Fortunately, both my current publishers, HarperCollins and Crooked Lane, have fantastic publicity teams who set up media interviews—television, radio, print, and blogs like this one—and book tours with every release. That means I spend a lot of time on the road. I set out on an ongoing 50-state book tour about a decade ago with my husband and sons, and have signed in all but a couple of states. In fact, there’s only one state I haven’t visited—Wyoming. We were a few minutes from the border a couple of years ago, and thought about crossing over just to say we’d been there, but figured we’d get back sooner or later. It’s turning out to be much, much later! I also promote via social media, mainly via Facebook, where I have personal and author pages and am part of the Crooked Lane authors’ Cozy CafĂ© page. I’m on Twitter, too, but it’s not nearly as engaging for me. I have a monthly contest at Writerspace, and I send out a monthly newsletter—readers can sign up via the homepage link on my website at   

How do you keep continuity on backstory? For example I read a book recently where the lead character said she had three brothers, several books later, she was an only child.
It’s difficult to keep continuity, but crucial. You might be writing series books a year or more apart, but some readers will plow through them in a day, and they will be much quicker to pick up on inconsistencies than the author herself. With two current series—my Mundy’s Landing trilogy for Harper and my Lily Dale Mysteries for Crooked Lane—I find it extra-challenging. In terms of setting, I had a hand-drawn map of my fictional Mundy’s Landing so that I could envision what was where. My younger son came into my office one day, saw it, and told me he could create one using graphic design software. It was intended for my use only, but I sent it to my editor along with the manuscript, and Harper’s art department loved it so much they printed it in the book, giving my son credit.  Lily Dale is a real place, so Google Maps helps, though I’ve taken certain liberties.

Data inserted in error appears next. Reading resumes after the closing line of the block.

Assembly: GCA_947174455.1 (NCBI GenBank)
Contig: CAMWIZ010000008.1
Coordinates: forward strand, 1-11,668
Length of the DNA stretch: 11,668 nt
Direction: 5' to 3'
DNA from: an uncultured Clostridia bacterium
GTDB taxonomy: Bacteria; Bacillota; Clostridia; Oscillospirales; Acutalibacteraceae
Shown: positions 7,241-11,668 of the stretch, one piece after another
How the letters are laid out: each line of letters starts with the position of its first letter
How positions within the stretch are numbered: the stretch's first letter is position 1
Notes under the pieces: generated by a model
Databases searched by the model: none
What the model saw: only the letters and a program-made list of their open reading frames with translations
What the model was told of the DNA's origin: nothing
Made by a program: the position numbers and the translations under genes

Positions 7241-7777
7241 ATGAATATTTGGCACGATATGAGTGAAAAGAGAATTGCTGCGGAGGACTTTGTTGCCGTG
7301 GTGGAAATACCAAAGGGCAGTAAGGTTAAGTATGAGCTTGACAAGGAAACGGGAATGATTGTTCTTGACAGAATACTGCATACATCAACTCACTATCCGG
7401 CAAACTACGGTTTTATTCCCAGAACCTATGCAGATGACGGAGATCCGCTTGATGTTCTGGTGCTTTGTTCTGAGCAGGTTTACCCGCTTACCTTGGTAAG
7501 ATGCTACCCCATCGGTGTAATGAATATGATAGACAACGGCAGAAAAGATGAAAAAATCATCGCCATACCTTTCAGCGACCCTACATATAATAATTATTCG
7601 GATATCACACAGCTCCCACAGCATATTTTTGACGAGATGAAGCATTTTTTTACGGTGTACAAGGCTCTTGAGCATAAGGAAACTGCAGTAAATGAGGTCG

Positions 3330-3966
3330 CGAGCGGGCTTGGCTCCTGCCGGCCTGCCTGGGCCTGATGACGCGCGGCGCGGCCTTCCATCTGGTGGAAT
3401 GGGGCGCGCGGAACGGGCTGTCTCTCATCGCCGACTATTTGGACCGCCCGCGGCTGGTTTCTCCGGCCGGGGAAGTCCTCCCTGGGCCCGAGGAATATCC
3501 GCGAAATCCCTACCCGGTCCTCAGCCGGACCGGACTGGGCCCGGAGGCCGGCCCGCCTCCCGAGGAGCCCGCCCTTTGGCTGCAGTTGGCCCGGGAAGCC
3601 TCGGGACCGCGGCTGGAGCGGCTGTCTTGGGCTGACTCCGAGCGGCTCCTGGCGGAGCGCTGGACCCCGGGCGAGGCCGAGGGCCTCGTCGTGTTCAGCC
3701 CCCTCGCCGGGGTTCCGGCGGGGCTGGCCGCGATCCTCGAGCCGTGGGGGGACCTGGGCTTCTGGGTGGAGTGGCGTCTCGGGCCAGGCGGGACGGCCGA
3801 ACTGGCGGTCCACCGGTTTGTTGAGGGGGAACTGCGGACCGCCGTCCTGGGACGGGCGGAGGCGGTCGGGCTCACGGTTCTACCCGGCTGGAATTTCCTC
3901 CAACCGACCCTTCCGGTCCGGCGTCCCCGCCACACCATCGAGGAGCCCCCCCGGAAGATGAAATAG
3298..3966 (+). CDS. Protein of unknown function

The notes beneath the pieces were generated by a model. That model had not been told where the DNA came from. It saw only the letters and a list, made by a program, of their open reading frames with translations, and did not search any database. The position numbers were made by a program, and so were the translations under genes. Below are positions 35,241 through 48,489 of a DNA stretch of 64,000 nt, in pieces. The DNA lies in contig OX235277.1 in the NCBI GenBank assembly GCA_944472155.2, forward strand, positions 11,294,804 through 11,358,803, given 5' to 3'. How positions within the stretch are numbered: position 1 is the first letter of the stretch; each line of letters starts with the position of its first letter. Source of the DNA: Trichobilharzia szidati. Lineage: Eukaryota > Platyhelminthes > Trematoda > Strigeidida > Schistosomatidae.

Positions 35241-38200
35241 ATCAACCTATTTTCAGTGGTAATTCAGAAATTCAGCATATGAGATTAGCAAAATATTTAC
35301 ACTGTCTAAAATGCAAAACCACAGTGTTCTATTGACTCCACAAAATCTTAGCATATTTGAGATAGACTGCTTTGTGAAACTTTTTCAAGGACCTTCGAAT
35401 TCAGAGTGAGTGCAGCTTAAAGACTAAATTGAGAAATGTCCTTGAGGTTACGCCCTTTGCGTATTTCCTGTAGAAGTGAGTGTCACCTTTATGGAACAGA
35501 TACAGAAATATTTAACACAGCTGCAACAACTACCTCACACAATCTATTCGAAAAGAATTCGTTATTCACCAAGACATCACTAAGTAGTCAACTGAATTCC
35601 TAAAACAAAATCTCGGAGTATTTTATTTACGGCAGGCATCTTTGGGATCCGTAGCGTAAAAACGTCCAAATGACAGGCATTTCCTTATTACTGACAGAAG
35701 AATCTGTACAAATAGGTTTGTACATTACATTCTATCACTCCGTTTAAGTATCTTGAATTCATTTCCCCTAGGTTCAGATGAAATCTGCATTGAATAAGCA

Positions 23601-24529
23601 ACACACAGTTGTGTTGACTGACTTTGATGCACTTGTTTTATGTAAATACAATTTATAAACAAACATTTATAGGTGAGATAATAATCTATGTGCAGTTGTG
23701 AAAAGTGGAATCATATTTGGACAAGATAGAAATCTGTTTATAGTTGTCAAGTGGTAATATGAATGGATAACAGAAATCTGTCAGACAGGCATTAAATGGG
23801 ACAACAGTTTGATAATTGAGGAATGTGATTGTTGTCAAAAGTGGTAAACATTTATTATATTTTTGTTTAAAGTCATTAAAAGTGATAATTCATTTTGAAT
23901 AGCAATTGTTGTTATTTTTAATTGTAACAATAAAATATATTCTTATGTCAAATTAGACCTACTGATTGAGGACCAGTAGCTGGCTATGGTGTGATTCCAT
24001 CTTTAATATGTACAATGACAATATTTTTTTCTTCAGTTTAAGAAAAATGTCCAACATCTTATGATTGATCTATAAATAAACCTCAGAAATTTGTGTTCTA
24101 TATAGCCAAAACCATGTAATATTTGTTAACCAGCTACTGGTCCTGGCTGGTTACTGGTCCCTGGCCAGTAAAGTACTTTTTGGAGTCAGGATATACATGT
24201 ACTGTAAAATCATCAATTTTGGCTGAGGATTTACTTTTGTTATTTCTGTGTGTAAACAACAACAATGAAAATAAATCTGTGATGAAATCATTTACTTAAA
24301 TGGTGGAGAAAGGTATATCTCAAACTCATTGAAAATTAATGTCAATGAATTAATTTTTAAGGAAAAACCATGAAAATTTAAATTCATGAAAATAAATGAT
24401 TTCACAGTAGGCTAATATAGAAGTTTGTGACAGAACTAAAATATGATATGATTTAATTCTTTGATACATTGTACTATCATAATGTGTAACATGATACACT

Who is your favorite author?
I have countless favorite authors, and many happen to be close personal friends, so to avoid leaving someone out, I’ll share the one I’ve loved longest. Laura Ingalls Wilder was my role model from the time I read my first Little House book at nine years old. I was so obsessed that my parents drove me from my New York hometown all the way to Missouri to visit the museum and home where she’d written my most beloved book series. In adulthood, I returned with my husband and sons, and also visited her homes in South Dakota and Kansas. I was even a guest speaker at the first-ever Laurapalooza festival in Mankato, Minnesota a few years back.

Do you write with pen and paper or a computer?
I write on a computer—my Mac desktop with a gigantic screen that seems to make the experience up close and personal—I also have a Macbook Air, but as a creature of habit, I don’t do well writing fresh material on the road. I use travel days to edit, or do interviews like this one, which I’m writing in the car in the Catskills. (Yes, my husband is at the wheel—I’m an expert multi-tasker, but even I draw the line there!)

Checkout a review for Wendy Corsi Staub's book here 

Friday, November 25, 2016

Crime Solving Cat

Coming back home to Cruz, California, after her mother's death, Nora Charles hopes life operating a sandwich shop will be less stressful than her days as a crime reporter for a Chicago newspaper. Meow If It's Murder by T.C. LoTempio is a clever book with a smart cat as sidekick.